All of the respondents stated a positive momentary impact on the participants (100 %) and a positive impact of the events on their behaviour (82 %). All of the participants of the survey communicated satisfaction with the evolutions organized by the LNMA and their partners, and their desire to visit the museum again (100 %). Eighty two percent of respondents noted that the practice reduced, for a short while, social exclusion, while 91 % have expressed hopes that the events organized by My Friendly Museum can alleviate a long-term social exclusion and increase a long-term accessibility of cultural services.
The social partners of My Friendly Museum – the caregivers of people with disability and the specialists working with them – also see the value of the project. The established collaboration with the museum has improved the quality of the services to people with disabilities (100 %), has also increased the accessibility of the services to the accompanying individuals (91 %), while the specialists have gained new ideas and inspiration to perfect the standards of their work (91 %).
The artist Juozas Laivys: the importance of being what you are
Alongside with the educators and the health specialists, some Lithuanian artists have been included to design programmes for an audience with a range of needs and abilities of expression. Juozas Laivys, a creator of contemporary art, was among them.
Laivys, who previously had worked with the individuals with mental disabilities up to the age 40, admits that the meeting with the audience with very different sensitivities and experience was very important to him.
‘Their sincerity has been so moving that I have put aside all I had pre-planned. I created on the spot things interesting to us. We worked as much as it was possible. On the other hand, it was similar to my daily creative practice. I believe most artists do not follow any clear agenda nor keep to strict deadlines, let us say, establishing that on Saturday I will create till 2 p.m., and afterwards I’ll stop. We did not aspire to create a work of art. What mattered, was being together, being part of a group, of belonging versus being alone, in other words, being the way you are,’ the artist thus sums up his experience with the Friendly Museum.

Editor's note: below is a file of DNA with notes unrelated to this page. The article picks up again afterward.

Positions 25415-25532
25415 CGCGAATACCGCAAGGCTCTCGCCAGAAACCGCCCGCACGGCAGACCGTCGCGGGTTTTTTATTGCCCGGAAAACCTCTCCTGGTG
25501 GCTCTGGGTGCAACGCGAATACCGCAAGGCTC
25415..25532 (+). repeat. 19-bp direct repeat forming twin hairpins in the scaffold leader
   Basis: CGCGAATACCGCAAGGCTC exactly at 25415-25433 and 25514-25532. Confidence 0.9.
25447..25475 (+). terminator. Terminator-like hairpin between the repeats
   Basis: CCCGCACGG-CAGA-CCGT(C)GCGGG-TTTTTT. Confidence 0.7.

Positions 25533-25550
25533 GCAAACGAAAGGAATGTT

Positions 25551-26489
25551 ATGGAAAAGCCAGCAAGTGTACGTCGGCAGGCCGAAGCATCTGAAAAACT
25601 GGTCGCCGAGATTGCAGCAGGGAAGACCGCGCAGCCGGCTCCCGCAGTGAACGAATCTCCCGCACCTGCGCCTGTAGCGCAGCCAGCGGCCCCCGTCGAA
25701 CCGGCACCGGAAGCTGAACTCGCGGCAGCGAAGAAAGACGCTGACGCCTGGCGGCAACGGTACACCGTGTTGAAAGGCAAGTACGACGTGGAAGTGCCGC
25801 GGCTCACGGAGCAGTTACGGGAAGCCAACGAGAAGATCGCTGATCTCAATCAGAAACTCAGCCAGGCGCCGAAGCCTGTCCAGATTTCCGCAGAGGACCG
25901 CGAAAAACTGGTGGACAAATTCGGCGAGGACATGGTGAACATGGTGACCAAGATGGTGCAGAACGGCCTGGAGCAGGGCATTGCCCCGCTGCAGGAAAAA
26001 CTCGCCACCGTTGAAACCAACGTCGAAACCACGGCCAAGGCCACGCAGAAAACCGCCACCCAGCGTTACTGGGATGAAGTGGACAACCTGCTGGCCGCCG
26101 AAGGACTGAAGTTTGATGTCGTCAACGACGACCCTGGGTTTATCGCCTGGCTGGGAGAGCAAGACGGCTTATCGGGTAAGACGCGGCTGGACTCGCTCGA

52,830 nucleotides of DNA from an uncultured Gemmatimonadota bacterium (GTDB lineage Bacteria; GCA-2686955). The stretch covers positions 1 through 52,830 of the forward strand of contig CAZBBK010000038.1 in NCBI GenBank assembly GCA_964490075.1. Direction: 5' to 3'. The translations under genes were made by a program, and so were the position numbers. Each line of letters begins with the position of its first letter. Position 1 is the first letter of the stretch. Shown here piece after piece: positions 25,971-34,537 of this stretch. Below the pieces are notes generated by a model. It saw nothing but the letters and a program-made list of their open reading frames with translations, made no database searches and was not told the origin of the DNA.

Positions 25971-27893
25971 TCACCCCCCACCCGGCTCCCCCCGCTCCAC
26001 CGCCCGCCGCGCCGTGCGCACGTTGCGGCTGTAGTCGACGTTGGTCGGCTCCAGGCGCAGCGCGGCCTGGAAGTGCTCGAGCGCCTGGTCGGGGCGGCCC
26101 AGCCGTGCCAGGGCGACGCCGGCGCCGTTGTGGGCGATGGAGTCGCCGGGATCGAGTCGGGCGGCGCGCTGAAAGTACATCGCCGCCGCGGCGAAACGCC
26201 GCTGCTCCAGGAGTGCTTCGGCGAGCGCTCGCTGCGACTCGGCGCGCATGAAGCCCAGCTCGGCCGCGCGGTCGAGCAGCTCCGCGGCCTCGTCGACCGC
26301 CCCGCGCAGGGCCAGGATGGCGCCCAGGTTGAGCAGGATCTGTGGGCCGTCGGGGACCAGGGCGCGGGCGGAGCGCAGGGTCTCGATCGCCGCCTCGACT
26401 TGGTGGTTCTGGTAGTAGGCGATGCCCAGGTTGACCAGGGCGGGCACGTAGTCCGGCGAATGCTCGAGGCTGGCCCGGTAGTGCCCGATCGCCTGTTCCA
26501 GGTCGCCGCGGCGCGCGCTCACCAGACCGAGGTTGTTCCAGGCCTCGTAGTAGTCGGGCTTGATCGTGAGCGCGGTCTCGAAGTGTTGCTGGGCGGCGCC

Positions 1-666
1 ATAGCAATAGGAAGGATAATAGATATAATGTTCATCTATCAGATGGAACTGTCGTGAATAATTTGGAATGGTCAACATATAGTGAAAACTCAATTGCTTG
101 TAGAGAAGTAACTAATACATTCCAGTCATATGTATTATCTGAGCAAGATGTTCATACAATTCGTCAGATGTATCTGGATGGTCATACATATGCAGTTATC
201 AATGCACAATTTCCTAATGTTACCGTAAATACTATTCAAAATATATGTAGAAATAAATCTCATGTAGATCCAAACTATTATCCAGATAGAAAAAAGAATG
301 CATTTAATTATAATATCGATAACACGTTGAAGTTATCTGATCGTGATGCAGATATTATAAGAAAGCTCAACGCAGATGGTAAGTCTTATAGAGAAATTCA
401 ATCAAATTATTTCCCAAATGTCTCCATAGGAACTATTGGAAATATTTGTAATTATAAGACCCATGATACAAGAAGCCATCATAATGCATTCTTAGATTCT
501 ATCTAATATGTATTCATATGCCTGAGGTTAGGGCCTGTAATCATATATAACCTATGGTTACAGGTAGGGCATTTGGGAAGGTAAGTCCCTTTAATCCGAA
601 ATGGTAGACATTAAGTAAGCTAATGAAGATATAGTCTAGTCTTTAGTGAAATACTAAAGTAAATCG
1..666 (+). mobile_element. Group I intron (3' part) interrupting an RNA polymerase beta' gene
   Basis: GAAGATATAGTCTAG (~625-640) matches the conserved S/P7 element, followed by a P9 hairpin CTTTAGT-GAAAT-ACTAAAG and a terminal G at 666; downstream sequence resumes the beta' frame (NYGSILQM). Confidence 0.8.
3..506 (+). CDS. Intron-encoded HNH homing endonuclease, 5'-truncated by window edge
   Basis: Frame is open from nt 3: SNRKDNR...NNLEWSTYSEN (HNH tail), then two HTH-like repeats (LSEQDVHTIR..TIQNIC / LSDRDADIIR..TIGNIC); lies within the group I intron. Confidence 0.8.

My Friendly Museum to roll into the year 2024
The project of My Friendly Museum appears to the LNMA an opportunity of achieving its mission – to help people to experience a positively power of art on their mundane life. As the project continues in 2024, there are plans to include more collaborating artists to run the special-needs events for children and adults designed and refined over the course of two years. The finance allocated by the Lithuanian Council for Culture for the year 2024 is another proof how unique and looked-for My Friendly Museum is. The participants of the project of the LNMA, the educators, health specialists and the artists will share their three-year experience at an open conference projected for the end of thia year.
The aim of the project My Friendly Museum is to expand the range and accessibility of activities to museum audiences with special needs and in situations of exclusion. It refers to a museum which is friendly and individualized, a realm of inner experience, feelings and personal competences. The public agencies Autism Friendly, Children Support Centre, the Initiative of Psychic Health are partners in the project’s educational activities.
Head of Communication and Marketing Department Rūta Statulevičiūtė-Kaučikienė, tel. +370 667 08548, el. p. [email protected]
The Lithuanian National Museum of Art is one of the largest national art museums in Lithuania with the aim of building, safekeeping, researching, conserving, restoring, curating and exhibiting the collections of the arts and cultural artefacts of national significance at its nine divisions in Vilnius, Klaipėda, Palanga, and Juodkrantė.